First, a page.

(TNS) –– WASHINGTON — The U.S. Federal Communications Commission next month is planning a vote to kill Obama-era rules demanding fair treatment of web traffic and may decide to vacate the regulations altogether, according to people familiar with the plans.
The move would reignite a years-long debate that has seen Republicans and broadband providers seeking to eliminate the rules, while Democrats and technology companies support them. The regulations passed in 2015 bar broadband providers such as AT&T Inc. and Comcast Corp. from interfering with web traffic sent by Google, Facebook Inc. and others.
FCC Chairman Ajit Pai, chosen by President Donald Trump, in April proposed gutting the rules and asked for public reaction. The agency has taken in more than 22 million comments on the matter.
Pai plans to seek a vote in December, said two people who asked not to be identified because the matter hasn’t been made public. As the head of a Republican majority, he is likely to win a vote on whatever he proposes.
One of the people said Pai may call for vacating the rules except for portions that mandate internet service providers inform customers about their practices — one of the more severe options that would please broadband providers. They argue the FCC’s rules aren’t needed and discourage investment, in part because they subject companies to complex and unpredictable regulations.
Democrats and technology companies say the rules are needed to make sure telecommunications providers don’t favor business partners or harm rivals.
The agency declined to comment on the timing of a vote. “We don’t have anything to report at this point,” said Tina Pelkey, a spokeswoman for the commission.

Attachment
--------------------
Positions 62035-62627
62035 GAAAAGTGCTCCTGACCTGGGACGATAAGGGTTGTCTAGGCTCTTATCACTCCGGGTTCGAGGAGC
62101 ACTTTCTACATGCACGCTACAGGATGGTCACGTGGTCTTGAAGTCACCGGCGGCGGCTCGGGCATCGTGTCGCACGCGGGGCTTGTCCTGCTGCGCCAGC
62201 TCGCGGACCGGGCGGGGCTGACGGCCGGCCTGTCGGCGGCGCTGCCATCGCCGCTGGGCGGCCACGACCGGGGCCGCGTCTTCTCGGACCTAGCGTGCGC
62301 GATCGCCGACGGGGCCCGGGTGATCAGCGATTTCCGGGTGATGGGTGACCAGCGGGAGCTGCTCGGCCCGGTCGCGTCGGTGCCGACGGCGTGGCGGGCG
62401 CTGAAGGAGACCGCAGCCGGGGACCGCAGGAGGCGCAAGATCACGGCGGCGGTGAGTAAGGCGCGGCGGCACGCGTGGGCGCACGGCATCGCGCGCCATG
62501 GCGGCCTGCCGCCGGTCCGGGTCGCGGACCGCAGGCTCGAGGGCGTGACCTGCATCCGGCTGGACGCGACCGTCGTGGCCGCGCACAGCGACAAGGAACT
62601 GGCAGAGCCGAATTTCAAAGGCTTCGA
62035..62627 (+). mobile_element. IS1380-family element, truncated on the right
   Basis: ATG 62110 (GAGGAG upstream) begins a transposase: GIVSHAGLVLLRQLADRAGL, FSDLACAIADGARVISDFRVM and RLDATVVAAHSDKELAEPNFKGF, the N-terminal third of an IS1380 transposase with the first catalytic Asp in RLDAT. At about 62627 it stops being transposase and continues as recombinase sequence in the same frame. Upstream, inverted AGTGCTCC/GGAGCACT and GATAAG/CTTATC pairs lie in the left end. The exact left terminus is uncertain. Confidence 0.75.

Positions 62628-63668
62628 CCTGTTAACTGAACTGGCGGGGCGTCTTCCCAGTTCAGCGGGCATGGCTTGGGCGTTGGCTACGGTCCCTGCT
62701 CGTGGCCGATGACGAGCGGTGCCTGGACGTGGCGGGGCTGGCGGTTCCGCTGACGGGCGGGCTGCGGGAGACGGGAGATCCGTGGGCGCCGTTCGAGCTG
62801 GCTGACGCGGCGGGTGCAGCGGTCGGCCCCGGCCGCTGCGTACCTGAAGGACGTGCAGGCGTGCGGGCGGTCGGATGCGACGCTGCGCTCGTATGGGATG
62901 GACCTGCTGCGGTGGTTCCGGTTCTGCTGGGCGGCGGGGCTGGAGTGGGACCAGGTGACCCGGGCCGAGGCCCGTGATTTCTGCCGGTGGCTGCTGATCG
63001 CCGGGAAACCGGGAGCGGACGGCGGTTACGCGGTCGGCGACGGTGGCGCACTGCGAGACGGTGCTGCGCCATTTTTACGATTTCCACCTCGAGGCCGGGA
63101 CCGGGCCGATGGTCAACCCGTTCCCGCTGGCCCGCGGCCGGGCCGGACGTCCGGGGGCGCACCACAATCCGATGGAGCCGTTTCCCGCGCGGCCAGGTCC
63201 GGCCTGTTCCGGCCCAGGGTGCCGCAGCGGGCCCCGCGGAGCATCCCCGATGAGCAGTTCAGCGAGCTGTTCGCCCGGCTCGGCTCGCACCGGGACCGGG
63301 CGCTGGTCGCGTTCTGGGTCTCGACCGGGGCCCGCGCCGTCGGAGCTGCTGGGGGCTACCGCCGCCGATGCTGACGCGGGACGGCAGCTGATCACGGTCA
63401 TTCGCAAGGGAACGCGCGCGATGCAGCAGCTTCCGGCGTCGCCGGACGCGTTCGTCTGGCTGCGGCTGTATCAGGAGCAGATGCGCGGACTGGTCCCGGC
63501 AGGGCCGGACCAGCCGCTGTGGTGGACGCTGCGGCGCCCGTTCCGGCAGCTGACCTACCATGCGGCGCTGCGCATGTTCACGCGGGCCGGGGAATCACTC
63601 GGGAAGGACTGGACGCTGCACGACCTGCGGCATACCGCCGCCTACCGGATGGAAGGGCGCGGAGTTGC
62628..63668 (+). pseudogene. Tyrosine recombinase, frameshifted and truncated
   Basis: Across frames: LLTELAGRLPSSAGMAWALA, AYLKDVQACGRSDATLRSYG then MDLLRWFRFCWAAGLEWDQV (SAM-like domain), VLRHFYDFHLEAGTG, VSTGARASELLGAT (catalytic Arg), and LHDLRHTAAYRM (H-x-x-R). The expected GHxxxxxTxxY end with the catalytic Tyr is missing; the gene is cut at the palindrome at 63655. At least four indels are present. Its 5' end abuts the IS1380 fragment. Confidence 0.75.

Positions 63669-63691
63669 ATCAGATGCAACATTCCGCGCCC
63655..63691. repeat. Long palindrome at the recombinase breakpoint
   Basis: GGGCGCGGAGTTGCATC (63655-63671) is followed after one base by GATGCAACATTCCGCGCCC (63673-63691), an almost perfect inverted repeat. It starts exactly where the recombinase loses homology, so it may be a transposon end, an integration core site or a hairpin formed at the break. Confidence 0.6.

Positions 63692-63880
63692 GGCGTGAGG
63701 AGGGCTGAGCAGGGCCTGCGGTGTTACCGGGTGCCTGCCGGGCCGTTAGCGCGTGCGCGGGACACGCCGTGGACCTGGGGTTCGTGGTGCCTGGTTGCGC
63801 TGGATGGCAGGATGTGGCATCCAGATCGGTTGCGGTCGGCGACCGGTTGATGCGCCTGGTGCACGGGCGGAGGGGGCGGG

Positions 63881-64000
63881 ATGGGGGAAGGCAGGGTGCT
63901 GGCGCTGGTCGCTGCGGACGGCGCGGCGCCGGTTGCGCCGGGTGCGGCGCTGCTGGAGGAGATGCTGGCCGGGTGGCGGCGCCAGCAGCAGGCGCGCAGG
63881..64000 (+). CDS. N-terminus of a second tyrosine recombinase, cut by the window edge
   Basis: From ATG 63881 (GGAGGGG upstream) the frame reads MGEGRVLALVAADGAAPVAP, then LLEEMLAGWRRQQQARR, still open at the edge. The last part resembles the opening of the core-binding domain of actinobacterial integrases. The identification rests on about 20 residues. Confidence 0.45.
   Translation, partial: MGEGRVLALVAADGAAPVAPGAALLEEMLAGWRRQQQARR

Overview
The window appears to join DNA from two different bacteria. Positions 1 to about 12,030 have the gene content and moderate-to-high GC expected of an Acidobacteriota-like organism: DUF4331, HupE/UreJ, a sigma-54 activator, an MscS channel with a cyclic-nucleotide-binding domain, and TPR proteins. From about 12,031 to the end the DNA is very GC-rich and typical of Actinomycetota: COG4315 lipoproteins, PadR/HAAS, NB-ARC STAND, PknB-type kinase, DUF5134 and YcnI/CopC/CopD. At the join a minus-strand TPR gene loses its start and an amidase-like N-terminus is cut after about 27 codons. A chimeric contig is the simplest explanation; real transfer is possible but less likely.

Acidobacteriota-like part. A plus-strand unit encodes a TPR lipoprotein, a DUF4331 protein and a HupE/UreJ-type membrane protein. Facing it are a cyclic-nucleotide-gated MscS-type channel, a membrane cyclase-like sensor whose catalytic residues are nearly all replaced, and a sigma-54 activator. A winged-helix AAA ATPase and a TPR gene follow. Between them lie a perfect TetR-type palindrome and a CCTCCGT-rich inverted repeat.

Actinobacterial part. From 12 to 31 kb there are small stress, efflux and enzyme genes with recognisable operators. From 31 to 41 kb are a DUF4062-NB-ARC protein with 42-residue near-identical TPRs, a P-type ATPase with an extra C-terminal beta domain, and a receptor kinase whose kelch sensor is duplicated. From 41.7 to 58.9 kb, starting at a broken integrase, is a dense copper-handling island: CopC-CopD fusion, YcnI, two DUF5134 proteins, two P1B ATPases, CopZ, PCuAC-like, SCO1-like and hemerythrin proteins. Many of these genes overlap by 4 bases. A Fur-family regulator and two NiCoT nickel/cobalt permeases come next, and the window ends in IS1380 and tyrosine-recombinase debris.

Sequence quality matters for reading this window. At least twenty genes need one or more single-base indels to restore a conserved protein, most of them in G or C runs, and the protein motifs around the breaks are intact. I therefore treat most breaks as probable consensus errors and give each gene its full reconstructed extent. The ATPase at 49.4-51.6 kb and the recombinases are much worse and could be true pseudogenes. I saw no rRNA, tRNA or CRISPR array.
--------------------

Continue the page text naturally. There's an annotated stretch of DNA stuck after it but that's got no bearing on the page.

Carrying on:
Pai in April proposed that the FCC end the designation of broadband companies as common carriers. That would remove the legal authority that underpins the net neutrality rules.
Pai could also choose not to find authority in the FCC’s powers to promote broadband. That would leave the rules without an apparent legal footing, leading in turn to a conclusion the agency lacks authority even to issue revised, less-stringent regulations.
The April proposal also asked the agency to consider lifting bans on blocking web traffic or on building “fast lanes” that favor those willing to pay more for faster service.
News of the December vote drew immediate reactions.
“Abandoning bipartisan net neutrality principles threatens to kill the streaming revolution and will hurt businesses, large and small, who are migrating to the cloud at record speeds,” said Chip Pickering, chief executive officer of the Incompas trade group with members including online shopping giant Amazon.com Inc. and video streamer Netflix Inc.
“Chairman Pai’s affection for AT&T and Comcast holds great political risk for President Trump and the entire Republican Party,” Pickering said in an emailed statement. “No one wants to see the internet turned into cable and have to pay more for streaming services they love.”
Commissioner Mignon Clyburn, part of the FCC’s Democratic minority, said the agency is headed down a “destructive path” that doesn’t help consumers.
“What consumers want is access to a free and open internet without fear of being throttled or assessed a toll by their broadband service provider,” Clyburn said in an emailed statement.
The current regulations forbid broadband providers from blocking or slowing web traffic, or from charging higher fees in return for quicker passage over their networks.
Supporters of the rules say they are needed to keep network owners from unfairly squelching rivals and discouraging web startups. Critics say the rules discourage investment while exposing companies to a threat of heavier regulation including pricing mandates, and that marketplace competition will discipline broadband providers.
The regulation survived a court challenge from broadband providers last year.
Trump’s White House has opposed the rules. In July, as Pai’s critics protested, a White House spokesman said the administration “supports the FCC’s efforts to roll back burdensome, monopoly-era regulations.”
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